“I’m not upset that you lied to me, I’m upset that from now on I can’t believe you.” ― Friedrich Nietzsche
Lies are lies. If it’s not the truth it’s a lie, no matter how much you want to believe it. When you tell a lie you damage your credibility, credibility that you need in order to lead.
Let’s begin with some incredible research findings about deception.
- Humans are lied to as many as 200 times a day.
- Humans detect lies with only 54% accuracy.
- Of the lies we tell 25% are for someone else’s sake.
- Children begin deceiving as early as 6 months of age.
- Avoiding eye contact is the most presumed sign of lying around the world—even though it’s false.
- People engaged in normal honest conversation only make direct eye contact 30-60% of the time.
- Law enforcement officials—including FBI agents, customs agents and judges— performed no better than the average person in detecting deception.
The research suggests it’s harder to tell when someone is lying than we think it is and that around half the lies told go undetected.
That’s all kinda bad news but it pales in comparison to this absolute truth: the lies we tell ourselves do immeasurably more harm to our ability to lead than the lies we tell others. That’s true because when we lie to ourselves, when we convince ourselves that fiction is fact, we will surely share that lie with others.
Once you master lying to yourself you will lie to anyone, whether you intend to or not. You actually can become unsure of what the truth really is. It is possible that you don’t even consider an untruth to be a lie. Deception simply becomes a tool you use to manipulate others.
Leading people has nothing to do with manipulating them. Leading requires a relationship of sorts between the leader and the follower. When people feel manipulated they do not trust the manipulator. Absent trust, there can be no relationship.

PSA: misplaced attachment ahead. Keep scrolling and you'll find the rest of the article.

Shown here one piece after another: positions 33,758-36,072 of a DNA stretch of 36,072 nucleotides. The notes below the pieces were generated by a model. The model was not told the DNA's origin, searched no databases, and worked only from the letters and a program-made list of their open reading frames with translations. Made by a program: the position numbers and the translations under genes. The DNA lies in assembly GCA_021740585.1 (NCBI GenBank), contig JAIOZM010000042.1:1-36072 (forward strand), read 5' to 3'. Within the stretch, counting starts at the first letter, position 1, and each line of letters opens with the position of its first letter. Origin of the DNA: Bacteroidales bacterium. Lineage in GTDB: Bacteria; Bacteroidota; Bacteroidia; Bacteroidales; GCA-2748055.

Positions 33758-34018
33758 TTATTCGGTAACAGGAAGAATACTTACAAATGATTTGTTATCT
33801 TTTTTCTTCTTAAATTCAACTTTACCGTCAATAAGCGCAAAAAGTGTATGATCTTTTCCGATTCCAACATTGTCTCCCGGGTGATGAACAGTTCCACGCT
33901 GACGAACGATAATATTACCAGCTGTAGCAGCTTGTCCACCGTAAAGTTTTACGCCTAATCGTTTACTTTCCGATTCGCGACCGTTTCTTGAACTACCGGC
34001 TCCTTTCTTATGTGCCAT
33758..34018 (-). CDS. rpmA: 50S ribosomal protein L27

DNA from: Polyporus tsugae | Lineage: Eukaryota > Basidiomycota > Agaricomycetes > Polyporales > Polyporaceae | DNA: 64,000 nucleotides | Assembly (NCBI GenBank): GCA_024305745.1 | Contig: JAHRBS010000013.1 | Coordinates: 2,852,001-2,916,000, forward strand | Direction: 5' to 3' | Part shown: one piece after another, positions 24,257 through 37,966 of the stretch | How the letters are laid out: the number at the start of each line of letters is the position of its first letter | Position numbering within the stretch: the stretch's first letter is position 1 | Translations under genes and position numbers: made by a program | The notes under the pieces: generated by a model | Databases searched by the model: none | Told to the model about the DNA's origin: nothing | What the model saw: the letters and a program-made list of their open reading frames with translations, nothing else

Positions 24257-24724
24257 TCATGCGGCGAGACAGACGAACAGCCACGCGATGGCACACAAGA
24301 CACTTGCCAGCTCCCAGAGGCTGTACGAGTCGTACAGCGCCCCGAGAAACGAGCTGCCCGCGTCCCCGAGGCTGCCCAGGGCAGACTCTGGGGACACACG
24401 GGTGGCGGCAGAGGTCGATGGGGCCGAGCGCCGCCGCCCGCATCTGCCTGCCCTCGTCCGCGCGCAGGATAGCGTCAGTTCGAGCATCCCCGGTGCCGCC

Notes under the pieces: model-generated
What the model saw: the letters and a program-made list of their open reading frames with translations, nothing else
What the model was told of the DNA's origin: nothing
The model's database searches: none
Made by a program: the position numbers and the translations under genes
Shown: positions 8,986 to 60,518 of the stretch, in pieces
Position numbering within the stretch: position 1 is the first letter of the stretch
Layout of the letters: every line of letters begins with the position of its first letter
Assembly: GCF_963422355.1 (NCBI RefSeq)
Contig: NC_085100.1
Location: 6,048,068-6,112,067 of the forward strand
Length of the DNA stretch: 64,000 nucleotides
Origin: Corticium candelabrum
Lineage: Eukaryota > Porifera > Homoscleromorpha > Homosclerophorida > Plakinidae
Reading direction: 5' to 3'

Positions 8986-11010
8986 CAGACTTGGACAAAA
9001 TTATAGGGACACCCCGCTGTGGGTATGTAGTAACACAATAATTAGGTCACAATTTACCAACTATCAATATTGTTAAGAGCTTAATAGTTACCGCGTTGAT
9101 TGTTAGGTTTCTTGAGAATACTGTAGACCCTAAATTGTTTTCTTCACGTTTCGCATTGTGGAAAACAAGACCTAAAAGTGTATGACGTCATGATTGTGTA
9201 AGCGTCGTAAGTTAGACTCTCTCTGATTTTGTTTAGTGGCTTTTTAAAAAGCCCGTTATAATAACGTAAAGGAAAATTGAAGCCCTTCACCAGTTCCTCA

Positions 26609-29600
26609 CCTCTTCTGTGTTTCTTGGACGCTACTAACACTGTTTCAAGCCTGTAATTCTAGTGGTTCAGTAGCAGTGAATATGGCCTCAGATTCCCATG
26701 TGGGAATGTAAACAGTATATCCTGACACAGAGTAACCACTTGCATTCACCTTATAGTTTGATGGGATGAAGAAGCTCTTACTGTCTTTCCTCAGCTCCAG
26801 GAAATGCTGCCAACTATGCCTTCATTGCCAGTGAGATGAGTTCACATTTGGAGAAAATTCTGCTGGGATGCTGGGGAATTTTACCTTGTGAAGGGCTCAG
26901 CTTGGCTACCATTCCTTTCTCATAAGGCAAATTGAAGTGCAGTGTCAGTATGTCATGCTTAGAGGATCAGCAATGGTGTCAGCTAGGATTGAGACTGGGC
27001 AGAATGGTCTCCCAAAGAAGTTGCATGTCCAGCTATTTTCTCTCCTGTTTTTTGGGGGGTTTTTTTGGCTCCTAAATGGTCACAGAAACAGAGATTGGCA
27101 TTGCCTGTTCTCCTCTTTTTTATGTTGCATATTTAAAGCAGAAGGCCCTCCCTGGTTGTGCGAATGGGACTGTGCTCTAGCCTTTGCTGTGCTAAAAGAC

Not only does lying damage the ability of others to trust you, it damages YOUR ability to trust others. People who are untrustworthy have major issues trusting other people too.
The people you lead NEED to know they can believe what you say. They need to know that they can trust you. Once, yes once, you’re caught in a lie you make it much harder for your people to follow you.
But I’m betting that you don’t consider yourself a liar. You’re an honest person who maybe just “withholds some details,” or doesn’t exactly tell the “whole truth” in order to allow someone to save face.
I get that but here’s what you need to get: The absence of truth is a lie. Withholding even part of the truth is lying. You need to be very very careful with the first lie because the first lie very often leads to telling a second lie to protect the truth from the first lie. Lying is the leading cause of more lying.
Some people excuse themselves for lying with the statement that “the truth hurts.” Well telling someone the truth is like pulling a band-aid off quickly, telling a lie is like pulling it off slowly. The fact is, lies hurt too, they just hurt longer.
Lying is lunacy, it always burns the liar in the end. Even if no one else catches you in the lie, you know that you lied and if you’re a normal person, that in itself will eventually burn you.
Lies almost never work out, the truth almost always does….play the odds, tell the truth!